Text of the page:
Kaboom (2010)

If you’re a fan of whiplash-inducing dialogue, healthy doses of rampant nudity, pretty young things being pretty and films with an ardent sense of the absurd, Kaboom could just be your new favourite movie. Written and directed by Greg Araki of The Doom Generation, it’s a bright, head-spinning ode to youthful frivolity that barely pauses for breath as it screeches from one zany set-up to the next.

Acting as our anchor in an orgy of ideas is the pleasingly bestubbled Smith (Thomas Dekker). A sexually “undeclared” college student, he’s got a crush on his frequently naked surfer roomie Thor (Chris Zylka) and is doing the nasty with nutty British bird London (Juno Temple). Things take a turn for the strange, though, when Smith encounters a group of animal-mask-wearing weirdos one night who may or may not have just killed a fellow student.

A blizzard of post-modern activity keeps Kaboom dashing along at a heck of a lick. Championing whipsmart dialogue and a pleasingly glossy sheen, it’s clear that Araki’s having fun toying with us, chucking in OTT supernatural happenings and sexy daydreams to keep us on our toes. Even the film’s central mystery appears to be one big joke.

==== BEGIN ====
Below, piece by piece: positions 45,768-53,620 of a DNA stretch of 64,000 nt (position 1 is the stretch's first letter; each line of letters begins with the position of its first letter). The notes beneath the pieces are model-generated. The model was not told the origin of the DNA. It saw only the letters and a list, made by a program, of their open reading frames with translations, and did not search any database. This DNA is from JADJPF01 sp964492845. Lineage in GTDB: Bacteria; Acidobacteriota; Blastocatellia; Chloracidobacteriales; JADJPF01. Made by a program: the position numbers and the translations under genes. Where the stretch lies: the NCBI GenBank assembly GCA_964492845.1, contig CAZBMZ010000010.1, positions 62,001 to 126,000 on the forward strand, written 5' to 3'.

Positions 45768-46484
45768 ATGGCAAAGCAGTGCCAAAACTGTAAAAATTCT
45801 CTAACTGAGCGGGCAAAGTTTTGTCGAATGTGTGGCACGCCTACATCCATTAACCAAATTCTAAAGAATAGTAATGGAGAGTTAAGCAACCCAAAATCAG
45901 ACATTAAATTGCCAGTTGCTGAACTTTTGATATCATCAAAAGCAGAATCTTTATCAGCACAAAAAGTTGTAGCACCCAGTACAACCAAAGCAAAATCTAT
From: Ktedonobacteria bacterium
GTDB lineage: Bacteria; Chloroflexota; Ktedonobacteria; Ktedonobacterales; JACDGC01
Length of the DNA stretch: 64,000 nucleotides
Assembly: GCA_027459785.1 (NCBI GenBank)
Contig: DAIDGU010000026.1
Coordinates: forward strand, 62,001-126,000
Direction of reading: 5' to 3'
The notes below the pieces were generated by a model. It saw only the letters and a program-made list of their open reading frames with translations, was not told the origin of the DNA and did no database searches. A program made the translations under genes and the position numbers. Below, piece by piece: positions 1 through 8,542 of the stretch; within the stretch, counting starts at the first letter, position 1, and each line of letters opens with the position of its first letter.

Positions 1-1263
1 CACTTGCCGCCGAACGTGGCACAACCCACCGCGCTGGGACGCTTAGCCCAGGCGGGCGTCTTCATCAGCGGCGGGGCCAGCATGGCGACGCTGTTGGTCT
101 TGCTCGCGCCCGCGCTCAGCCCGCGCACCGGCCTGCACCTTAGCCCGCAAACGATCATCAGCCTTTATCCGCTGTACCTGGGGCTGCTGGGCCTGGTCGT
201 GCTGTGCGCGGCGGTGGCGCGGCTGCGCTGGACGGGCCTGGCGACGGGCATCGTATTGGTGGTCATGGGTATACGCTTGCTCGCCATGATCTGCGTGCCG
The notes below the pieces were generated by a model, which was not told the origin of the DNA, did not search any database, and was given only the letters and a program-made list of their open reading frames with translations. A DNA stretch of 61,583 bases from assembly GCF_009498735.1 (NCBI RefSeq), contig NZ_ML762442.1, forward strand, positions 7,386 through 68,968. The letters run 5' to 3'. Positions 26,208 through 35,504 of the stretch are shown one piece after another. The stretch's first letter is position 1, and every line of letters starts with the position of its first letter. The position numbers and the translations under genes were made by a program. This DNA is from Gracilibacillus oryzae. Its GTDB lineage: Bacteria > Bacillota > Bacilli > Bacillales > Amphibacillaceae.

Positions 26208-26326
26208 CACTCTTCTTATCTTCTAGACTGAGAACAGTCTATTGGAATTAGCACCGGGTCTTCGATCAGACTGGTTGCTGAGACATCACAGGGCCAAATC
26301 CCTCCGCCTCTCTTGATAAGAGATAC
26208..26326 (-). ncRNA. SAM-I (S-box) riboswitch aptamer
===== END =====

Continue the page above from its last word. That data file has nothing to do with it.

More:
Which is sort of where Kaboom comes unstuck. Okay, so nobody stays clothed for more than five minutes. But Kaboom exists in a limbo where few actions have discernable consequences, meaning there’s little to grab a hold of. Even the film’s mystery becomes a farce, with the histrionic climax submitting to knowingly cheesy direlogue and a wilfully silly twist.

Still, to those who’ve been raised on a diet of talky, wise-cracking Diablo Cody movies (Juno, Jennifer’s Body), this will be a welcome distraction. For everybody else, Kaboom could merely lead to a good deal of head scratching and the feeling that maybe you’re a bit too old for all this. 3/5